The Ministry of the Church, then, issues out of the deep compassions of the Triune Godhead. And what is the active force which animates, and sustains, and fills, and advances it ? Thanksgiving. Jesus, taking the bread, lifted up His eyes, and blessed and brake— I
114 ^^^ Church in the Gospels. all which St. John sums up in the words, " Jesus gave thanks : " He made His Eucharist. The thanksgiving of Jesus was the power that was infused into the bread, by which it swelled and grew and multiplied and sufficed. The thankso^ivino^ of Jesus is the breath of the Church. Just as His compassion is the form in which His Godhead looks out upon us through the Church; so, in thanksgiving, Jesus makes known to us the perfection of the Creature, the crown and glory of His Manhood. As God He comes down in pity ; in the name of mankind He looks up and gives thanks. And consider how solemn is the act. For the entire creation grew together to reflect and repeat the glory of God; and yet the echo of God slumbered in the hollow bowels of the dumb earth until there was one who could wake up the shout by a living voice. Man is the first among the creatures to deliver back from the rolling world this conscious and delicious response, the recognition of the Father Who begat him. He, and he alone, is ature's priest, her spokesman, her mediator. It is his part, in the midst of her silence, to lift up in her name the voice of thanksgiving. The life that passes into him from its far home in God is redelivered out from his lips back agam in the sound of thanks. Through thanks it completes its circle, moving from God to God. In that thanksgiving man makes the discovery, the full disclosure of his sacred origin. Always he is in God and exists by God, but in thanksgiving he sets his own seal to the work of God within him ; he gives back love for love ; and there is no other end to which man ever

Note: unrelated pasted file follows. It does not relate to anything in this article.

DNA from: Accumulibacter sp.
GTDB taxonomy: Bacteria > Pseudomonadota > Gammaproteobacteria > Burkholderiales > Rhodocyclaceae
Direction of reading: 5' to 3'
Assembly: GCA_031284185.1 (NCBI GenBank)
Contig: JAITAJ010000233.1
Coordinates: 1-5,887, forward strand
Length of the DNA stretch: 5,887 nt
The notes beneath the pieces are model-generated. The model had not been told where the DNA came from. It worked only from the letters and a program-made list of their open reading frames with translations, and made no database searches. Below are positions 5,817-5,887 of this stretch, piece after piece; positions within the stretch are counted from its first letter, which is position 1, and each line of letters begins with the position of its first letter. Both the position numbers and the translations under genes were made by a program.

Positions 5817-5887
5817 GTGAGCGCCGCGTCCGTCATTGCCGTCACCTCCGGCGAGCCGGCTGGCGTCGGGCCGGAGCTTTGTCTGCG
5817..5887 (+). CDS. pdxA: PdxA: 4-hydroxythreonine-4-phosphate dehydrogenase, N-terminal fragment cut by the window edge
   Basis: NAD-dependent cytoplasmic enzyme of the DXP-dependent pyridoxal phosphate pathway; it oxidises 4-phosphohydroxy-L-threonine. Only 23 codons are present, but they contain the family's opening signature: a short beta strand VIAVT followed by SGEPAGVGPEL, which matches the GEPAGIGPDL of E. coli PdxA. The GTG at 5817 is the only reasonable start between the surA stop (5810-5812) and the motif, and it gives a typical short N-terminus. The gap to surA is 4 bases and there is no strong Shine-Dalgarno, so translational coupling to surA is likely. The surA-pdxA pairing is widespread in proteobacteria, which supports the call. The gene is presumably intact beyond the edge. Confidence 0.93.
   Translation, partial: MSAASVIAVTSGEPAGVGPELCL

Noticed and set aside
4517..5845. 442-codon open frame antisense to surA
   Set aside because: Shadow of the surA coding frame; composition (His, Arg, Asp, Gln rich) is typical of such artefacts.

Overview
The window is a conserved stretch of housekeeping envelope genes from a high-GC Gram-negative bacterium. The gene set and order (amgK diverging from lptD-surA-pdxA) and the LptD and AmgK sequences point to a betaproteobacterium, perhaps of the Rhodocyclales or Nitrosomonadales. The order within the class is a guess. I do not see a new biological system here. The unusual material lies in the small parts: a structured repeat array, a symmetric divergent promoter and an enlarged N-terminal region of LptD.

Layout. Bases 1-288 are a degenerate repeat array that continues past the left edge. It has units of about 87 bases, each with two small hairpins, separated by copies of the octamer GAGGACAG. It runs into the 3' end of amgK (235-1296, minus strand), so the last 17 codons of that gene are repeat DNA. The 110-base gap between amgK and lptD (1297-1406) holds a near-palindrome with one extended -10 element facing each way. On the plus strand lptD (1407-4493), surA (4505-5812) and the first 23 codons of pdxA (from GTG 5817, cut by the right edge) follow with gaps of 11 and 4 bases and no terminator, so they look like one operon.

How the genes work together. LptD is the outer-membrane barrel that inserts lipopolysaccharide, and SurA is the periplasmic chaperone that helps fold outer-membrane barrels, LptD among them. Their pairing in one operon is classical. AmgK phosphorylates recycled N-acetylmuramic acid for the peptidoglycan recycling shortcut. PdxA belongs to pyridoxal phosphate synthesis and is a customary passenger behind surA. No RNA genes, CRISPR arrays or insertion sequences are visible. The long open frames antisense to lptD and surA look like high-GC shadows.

The Mind of the Church, 115 ultimately sets himself but this of thanksgiving. It embraces all his possibilities, and satisfies all his aspirations. Man lives for this and this only — that by word and by deed he may give thanks unto God. And Jesus Christ is the Crown and Sum of humanity, and this one thing, therefore, He does, He gives thanks for ever and for ever ; He takes all our loaves, takes all the poor, scant, pitiful offerings we can bring out of our niggardly baskets, and over all He lifts up His eyes to Heaven and blesses the ame of the Lord. And the thanksgiving is mighty ; it works and stirs in the heart of the Church ; it warms, quickens expands, and lo ! the strange, unceasing change begins. Under its working dead things live, and dumb things speak, and blind things see, and dry things soften, and every stone becomes bread, and frozen things yield, and run, and sing, like rivers among the hills, and all silent things shake themselves loose and break into vigorous life. The breath of the Lord fills His Church as He spreads His Hands abroad and offers His great Eucharist. And we, too, stand with Him. We are empowered by His intercession, we are authorised by His brotherhood ; we, in Him, complete the perfect office of a redeemed mankind, and all our growth and all our force come to us out of the heart of those hours, those blessed hours, when with Angels and Archangels, and all the company of Heaven, we, too, take our place and mingle our voices in amongst the thousand times ten thousand who, as the sound of many waters, sing the new and eternal song of the Lamb, and cry to one another and say